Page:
It happened because Teng, a Michigan-based singer-songwriter, half-jokingly told director Lawrence Chen she wanted to someday dance in a video, even though she knew she'd have to dance badly, since she didn't know how to dance. "What Lawrence latched on to me saying was, 'I've always wanted to dance in a video,' " says Teng, 35.
As Teng steps out of the bedroom scene and into the other people's lives, they — and the world — open up to her in surprising ways. And none of those ways is more surprising than what happens when she encounters the young amputee, played by Tommy Guns Ly, a 24-year-old dancer and founder of the ILL-Abilities crew, who lost his right leg to osteosarcoma as a teenager.
"We had talked about telling different stories of what it means to 'level up,' " Teng says. We thought how cool it would be if we had somebody who embodied that in his life, and Tommy was the perfect person. We were lucky to get him."
Teng funded the Level Up video via a Kickstarter campaign, asking her fans to help her raise $20,000 for the production. She ended up exceeding her goal by a factor of four. The experiment in crowd-funding took Teng completely by surprise — not only that she met her goal but that she met it so quickly.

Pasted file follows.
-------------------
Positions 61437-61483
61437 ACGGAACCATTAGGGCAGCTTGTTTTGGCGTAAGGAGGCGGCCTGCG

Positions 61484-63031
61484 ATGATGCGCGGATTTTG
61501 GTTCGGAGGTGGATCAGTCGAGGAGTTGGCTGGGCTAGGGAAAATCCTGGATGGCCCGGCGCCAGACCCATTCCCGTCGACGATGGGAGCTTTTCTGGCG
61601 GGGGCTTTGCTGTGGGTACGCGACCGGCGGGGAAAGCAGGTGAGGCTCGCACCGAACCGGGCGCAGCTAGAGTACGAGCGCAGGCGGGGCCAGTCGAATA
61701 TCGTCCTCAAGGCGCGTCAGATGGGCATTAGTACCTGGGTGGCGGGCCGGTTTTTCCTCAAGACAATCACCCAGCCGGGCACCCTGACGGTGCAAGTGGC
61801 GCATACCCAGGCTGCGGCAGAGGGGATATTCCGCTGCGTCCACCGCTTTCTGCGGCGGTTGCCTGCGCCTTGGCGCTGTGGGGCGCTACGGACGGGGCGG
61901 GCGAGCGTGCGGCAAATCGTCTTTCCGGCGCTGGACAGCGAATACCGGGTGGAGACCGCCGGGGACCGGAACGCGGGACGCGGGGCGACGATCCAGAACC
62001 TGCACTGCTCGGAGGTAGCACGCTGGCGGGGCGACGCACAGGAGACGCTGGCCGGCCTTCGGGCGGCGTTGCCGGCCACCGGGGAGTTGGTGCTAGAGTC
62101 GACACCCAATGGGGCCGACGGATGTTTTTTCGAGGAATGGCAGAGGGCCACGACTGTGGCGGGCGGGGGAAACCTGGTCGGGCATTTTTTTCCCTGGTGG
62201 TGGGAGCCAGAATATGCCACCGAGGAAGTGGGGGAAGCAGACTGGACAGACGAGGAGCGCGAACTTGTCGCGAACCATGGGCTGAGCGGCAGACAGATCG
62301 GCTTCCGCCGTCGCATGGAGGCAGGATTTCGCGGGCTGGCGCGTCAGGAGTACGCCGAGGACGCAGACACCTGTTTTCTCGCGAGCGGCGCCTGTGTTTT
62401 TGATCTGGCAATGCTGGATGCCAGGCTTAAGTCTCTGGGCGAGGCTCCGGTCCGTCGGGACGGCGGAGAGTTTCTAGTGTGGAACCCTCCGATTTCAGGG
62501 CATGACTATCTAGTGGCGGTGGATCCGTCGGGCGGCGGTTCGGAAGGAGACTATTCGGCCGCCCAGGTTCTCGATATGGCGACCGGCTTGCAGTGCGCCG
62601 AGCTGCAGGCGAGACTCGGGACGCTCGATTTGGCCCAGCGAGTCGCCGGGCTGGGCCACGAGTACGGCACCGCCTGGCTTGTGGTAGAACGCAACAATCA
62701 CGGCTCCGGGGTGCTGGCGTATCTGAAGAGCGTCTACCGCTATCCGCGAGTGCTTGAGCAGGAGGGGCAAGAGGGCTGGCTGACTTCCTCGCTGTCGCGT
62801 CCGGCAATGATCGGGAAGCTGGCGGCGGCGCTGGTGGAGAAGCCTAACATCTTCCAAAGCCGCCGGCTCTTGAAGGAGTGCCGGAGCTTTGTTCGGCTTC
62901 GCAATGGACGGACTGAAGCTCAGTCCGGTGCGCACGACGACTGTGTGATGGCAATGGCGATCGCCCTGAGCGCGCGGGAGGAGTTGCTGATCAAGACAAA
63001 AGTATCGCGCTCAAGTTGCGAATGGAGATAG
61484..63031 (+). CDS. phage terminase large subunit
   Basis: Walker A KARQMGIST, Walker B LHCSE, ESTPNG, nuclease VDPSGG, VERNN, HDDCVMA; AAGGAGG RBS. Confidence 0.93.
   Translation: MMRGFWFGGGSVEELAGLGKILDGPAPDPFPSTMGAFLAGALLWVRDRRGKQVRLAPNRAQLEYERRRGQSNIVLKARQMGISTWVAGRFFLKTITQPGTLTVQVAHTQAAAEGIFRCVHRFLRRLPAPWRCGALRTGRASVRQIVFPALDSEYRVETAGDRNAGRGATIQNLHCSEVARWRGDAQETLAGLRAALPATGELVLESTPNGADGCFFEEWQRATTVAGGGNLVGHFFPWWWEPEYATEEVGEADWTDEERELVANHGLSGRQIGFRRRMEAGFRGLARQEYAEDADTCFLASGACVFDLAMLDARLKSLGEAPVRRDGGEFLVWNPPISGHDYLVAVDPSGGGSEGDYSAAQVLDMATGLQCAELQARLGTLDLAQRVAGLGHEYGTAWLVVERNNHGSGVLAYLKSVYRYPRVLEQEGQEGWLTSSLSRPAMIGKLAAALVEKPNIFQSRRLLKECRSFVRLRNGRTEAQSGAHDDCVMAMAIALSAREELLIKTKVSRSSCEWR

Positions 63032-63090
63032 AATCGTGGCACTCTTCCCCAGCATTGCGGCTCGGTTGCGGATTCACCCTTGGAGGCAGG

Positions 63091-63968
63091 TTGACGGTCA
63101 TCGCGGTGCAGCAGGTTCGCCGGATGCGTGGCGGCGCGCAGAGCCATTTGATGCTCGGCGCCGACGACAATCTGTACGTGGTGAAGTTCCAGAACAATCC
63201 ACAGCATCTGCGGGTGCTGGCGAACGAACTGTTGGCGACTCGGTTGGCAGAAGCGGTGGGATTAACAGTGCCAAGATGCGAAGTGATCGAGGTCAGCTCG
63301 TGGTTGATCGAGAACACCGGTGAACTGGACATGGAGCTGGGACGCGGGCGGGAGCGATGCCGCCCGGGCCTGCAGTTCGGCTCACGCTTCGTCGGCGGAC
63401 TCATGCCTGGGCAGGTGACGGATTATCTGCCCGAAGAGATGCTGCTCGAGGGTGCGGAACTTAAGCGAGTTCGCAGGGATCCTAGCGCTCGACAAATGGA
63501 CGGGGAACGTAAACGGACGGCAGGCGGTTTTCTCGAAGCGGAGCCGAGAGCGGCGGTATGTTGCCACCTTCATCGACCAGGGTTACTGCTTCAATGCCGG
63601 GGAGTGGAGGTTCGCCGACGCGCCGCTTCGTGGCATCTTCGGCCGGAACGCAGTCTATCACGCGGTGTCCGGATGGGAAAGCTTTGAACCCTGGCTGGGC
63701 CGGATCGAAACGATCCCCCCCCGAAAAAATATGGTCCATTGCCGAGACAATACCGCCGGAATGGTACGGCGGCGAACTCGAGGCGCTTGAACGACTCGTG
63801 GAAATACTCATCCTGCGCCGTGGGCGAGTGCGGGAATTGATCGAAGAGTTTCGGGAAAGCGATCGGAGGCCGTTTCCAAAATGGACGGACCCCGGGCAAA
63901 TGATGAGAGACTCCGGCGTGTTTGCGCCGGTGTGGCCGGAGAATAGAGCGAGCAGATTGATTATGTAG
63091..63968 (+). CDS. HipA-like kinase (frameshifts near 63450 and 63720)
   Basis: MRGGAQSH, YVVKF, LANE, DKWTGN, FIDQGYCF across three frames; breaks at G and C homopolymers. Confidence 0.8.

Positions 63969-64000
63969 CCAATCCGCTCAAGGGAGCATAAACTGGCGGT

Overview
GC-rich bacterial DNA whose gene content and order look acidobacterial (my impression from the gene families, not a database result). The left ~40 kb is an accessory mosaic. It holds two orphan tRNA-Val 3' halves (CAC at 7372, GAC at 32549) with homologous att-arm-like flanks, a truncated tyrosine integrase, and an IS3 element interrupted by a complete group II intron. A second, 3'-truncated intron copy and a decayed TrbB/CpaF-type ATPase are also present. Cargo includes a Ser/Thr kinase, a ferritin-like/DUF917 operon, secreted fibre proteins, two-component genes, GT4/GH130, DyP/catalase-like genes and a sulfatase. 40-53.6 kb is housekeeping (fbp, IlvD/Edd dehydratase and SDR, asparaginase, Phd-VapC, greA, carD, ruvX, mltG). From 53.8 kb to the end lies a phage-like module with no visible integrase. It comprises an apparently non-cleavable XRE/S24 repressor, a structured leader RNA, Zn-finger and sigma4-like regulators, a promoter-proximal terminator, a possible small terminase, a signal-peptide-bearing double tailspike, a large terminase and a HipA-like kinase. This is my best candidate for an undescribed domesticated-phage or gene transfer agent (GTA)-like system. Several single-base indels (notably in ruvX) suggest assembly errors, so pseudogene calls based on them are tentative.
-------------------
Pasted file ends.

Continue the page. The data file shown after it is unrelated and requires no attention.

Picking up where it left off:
"I launched the campaign as I was getting on a plane," she says. "It was a five-hour flight across the country. When I landed, it had been fully funded. It kind of kept going after that and became this fan game of giving fans things if we hit certain numbers." She eventually had 1,452 backers contribute $82,460, which not only funded the video but an international tour Teng has planned for 2014. "It ended up being this sort of love-letter correspondence between me and my fans."
In Level Up, which appears on Teng's album Aims, released in September, she sings: "Let your faith die, bring your wonder/Yes, you are only one/No, it is not enough/But if you lift your eyes, I am your brother." For Teng, that lyric reflects the need for acting together, even when you don't know how to solve a problem, even when you don't believe the problem can be solved.
"Humanity may let you down; you may let yourself down," Teng says. "That's not important at the end of the day. What's important is that you have a sense of possibility, that you can look around and be amazed at how far we have come, even though we have farther to go."